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Biotech Hardware Hacking Printer Build Hardware

Old Inkjet Becomes New Bio-Materials Printer 39

MikeChino writes "Instructables member Patrik has successfully transformed an old HP5150 inkjet printer into a DIY bioprinter. To do this he removed the plastic covers and panels and rewired the paper handling mechanism. Then he prepped ink cartridges to be able to handle biological materials by opening the lid, removing the ink, and washing it out with deionized water. For his first experiment, he printed a simple solution of arabinose onto filter paper."
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Old Inkjet Becomes New Bio-Materials Printer

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  • Thermal or Piezo? (Score:5, Interesting)

    by fuzzyfuzzyfungus ( 1223518 ) on Friday January 25, 2013 @08:03PM (#42697107) Journal

    Aside from the ugly business of working around all the annoying interlocks that inkjets have for atypical paper feed/consumables condition/problems that exist only in their own imagination/etc. which generally stop the printer dead, regardless of how mechanically healthy it is; a problem that is annoying, but solvable with sufficient electronics hackery skill, I'd be curious to know how well biological 'inks', or any other not-formulated-for-the-purpose materials deal with the inkjet mechanism.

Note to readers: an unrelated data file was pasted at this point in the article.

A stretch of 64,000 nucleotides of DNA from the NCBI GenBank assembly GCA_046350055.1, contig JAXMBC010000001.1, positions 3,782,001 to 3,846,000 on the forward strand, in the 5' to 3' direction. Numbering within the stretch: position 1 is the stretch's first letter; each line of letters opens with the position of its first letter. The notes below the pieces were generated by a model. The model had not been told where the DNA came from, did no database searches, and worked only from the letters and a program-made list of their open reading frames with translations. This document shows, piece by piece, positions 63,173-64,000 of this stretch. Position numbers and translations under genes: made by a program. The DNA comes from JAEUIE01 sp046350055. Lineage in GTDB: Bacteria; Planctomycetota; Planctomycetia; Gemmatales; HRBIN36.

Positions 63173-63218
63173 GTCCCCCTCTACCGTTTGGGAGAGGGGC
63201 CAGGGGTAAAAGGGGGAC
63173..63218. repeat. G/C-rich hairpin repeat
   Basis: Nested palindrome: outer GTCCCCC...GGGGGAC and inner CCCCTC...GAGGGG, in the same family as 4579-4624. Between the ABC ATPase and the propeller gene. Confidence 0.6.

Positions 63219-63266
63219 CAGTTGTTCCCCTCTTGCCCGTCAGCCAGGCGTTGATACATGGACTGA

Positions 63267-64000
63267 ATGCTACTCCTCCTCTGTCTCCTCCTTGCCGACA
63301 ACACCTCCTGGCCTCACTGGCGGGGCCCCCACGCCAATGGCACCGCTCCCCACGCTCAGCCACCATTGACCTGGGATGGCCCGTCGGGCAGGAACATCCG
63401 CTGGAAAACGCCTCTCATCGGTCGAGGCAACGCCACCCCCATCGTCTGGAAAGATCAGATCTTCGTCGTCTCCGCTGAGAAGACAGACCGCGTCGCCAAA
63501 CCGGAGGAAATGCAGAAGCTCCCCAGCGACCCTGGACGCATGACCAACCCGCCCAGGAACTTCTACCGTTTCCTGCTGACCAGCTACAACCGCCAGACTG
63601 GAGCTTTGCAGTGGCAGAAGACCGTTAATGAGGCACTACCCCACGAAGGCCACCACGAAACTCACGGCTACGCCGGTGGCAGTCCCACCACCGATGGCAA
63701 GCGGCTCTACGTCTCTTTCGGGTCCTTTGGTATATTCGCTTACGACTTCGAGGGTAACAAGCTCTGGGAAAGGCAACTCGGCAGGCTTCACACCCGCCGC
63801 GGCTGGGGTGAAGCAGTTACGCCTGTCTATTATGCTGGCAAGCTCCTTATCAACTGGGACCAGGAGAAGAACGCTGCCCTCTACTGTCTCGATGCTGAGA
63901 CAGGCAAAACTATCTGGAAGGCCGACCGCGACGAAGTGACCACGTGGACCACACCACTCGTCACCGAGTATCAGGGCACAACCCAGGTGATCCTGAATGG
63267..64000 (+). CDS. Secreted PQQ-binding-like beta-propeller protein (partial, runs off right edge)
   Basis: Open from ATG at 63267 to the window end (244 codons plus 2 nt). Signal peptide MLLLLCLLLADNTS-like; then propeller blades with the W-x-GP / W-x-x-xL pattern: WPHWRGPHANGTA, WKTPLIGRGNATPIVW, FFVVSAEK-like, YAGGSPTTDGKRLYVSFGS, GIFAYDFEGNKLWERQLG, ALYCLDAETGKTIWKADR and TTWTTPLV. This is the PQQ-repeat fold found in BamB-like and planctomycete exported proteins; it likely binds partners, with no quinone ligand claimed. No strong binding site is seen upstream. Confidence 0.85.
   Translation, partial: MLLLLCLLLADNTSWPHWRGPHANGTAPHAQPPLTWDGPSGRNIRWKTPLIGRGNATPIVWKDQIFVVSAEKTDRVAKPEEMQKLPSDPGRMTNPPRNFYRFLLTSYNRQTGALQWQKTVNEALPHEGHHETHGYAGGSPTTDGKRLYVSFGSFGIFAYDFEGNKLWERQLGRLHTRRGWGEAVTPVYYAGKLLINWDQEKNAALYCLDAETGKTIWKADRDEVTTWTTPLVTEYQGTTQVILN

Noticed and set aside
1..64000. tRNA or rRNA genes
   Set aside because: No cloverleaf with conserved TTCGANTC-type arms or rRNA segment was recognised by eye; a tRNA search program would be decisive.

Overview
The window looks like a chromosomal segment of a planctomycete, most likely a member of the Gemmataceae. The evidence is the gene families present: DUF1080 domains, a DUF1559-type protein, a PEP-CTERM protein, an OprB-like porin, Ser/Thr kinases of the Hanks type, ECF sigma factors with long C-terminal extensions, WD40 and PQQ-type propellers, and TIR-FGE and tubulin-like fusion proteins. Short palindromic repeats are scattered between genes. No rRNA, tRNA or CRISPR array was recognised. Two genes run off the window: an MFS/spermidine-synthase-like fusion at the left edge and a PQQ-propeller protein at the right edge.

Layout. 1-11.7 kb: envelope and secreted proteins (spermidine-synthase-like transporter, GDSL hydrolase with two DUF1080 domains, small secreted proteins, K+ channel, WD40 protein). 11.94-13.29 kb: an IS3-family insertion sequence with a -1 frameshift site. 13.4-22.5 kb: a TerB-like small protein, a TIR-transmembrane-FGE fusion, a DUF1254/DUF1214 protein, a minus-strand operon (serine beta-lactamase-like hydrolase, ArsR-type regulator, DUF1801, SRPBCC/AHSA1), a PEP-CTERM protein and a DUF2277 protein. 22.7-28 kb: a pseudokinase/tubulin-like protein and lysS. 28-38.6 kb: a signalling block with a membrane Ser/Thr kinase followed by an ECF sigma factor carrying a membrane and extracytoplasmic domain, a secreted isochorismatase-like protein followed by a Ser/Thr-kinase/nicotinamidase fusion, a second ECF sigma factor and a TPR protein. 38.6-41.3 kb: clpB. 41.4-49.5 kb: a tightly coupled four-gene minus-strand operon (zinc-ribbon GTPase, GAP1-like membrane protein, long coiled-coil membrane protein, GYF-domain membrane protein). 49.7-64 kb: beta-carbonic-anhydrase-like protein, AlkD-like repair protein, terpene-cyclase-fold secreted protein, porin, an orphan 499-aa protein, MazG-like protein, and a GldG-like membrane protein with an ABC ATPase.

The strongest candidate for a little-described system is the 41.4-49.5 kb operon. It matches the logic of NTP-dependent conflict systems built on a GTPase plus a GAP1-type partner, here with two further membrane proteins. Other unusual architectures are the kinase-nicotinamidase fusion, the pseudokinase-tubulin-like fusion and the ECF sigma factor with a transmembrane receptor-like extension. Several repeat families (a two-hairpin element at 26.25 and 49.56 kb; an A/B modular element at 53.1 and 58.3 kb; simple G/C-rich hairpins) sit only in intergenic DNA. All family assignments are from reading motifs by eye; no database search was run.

In piezolelectric inkjet printers, an electrically actuated piezo element provides the slight expansion necessary to shove a droplet of ink out of the nozzle. I'd assume that anything that is tolerant of small(but high frequency, a piezo head can shove out some tens of thousands of droplets per second, and at fair speed, so there are probably stresses that particularly whiny and structurally complex organic molecules can't handle) pressure waves should be fine.

    However, particularly among consumer cheapies, thermal inkjets have become quite common: these use a pulse of current across a resistive element to vaporize part of the ink, the expansion of which drives the remaining ink out of the chamber and toward the target. The amount of heat is small in absolute terms(the vaporization chambers are constructed by photolithiographic techniques, to give a sense of scale; but enough heat to flash-vaporize ink is quite probably enough heat to denature common proteins and/or turn common biological materials into a layer of gooey carbon gunk that clogs the print head in short order.

    Any word on whether piezo printers are best for this application, or does thermal work much better than I would naively expect?

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